Fractal geometry in mosaic organs: A new interpretation of mosaic pattern

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23 Scopus citations


Fractal geometries have been widely observed in nature. The formulation of mathematical treatments of non-Euclidean geometry has generated models of highly complex natural phenomena. In the field of developmental biology, branching morphogenesis has been explained in terms of self-similar iterating branching rules that have done much toward explaining branch patterns observed in a range of real tissue. In solid viscera the problem is more complicated because there is no readily available marker of geometry in parenchymal tissue. Mosaic pattern provides such a marker. The patches observed in mosaic liver are shown to be fractal, indicating that the pattern may have arisen from a self-similar process (i.e., a process that creates an object in which small areas are representative of, although not necessarily identical to, the whole object). This observation offers a new analytical approach to the study of biologic structure in organogenesis.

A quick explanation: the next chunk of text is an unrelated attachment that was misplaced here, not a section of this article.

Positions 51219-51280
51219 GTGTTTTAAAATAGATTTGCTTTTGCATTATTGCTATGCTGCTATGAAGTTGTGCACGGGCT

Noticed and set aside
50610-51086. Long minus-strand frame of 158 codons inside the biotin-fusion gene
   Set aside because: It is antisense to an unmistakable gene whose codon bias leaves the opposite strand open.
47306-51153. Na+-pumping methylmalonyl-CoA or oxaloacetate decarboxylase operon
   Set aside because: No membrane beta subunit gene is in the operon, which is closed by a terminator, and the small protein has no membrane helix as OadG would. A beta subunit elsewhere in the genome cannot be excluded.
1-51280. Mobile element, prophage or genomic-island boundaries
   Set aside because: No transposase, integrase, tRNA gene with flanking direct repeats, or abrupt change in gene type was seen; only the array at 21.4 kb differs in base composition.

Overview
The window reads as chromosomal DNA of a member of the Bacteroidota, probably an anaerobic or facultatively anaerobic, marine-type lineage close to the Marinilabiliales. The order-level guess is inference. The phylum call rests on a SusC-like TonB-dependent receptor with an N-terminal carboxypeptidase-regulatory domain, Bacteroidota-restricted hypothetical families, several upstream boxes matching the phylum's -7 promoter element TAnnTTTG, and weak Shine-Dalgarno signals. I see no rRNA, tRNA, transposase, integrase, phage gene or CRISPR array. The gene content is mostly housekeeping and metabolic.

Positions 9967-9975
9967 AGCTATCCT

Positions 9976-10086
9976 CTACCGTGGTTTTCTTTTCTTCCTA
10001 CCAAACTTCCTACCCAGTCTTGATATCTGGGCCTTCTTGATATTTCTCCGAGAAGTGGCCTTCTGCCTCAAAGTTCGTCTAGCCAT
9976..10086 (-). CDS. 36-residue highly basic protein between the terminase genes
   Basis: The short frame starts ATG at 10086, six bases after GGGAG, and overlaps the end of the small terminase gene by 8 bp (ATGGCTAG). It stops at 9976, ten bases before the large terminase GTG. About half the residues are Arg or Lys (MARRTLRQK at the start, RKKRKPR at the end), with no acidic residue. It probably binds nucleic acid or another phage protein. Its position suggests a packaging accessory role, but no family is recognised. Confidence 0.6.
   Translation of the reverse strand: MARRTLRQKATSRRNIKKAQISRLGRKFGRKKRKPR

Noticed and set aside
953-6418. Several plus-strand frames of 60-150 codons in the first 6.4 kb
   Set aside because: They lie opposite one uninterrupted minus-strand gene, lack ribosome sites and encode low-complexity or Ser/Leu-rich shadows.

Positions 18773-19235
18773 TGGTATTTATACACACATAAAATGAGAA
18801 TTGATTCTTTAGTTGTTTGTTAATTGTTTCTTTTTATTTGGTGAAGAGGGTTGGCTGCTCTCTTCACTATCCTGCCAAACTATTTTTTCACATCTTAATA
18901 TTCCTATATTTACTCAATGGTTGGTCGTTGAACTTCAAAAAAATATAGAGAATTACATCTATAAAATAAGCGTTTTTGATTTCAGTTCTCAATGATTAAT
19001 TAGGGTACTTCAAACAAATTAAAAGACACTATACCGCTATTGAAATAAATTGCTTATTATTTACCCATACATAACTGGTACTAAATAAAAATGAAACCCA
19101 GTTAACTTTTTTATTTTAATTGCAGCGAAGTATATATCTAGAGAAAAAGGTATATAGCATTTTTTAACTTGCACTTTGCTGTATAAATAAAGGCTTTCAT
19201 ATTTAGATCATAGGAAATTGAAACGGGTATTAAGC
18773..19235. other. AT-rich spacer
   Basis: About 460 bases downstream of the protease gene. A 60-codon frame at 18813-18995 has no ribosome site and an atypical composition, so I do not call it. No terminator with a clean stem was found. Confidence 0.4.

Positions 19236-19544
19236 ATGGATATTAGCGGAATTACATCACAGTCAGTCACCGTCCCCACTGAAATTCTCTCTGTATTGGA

Original languageEnglish (US)
Pages (from-to)1508-1512
Number of pages5
JournalFASEB Journal
Issue number5
StatePublished - 1990


  • chimeras
  • fractal dimension
  • mosaic pattern
  • organogenesis
  • patches

ASJC Scopus subject areas

  • Biotechnology
  • Biochemistry
  • Molecular Biology
  • Genetics


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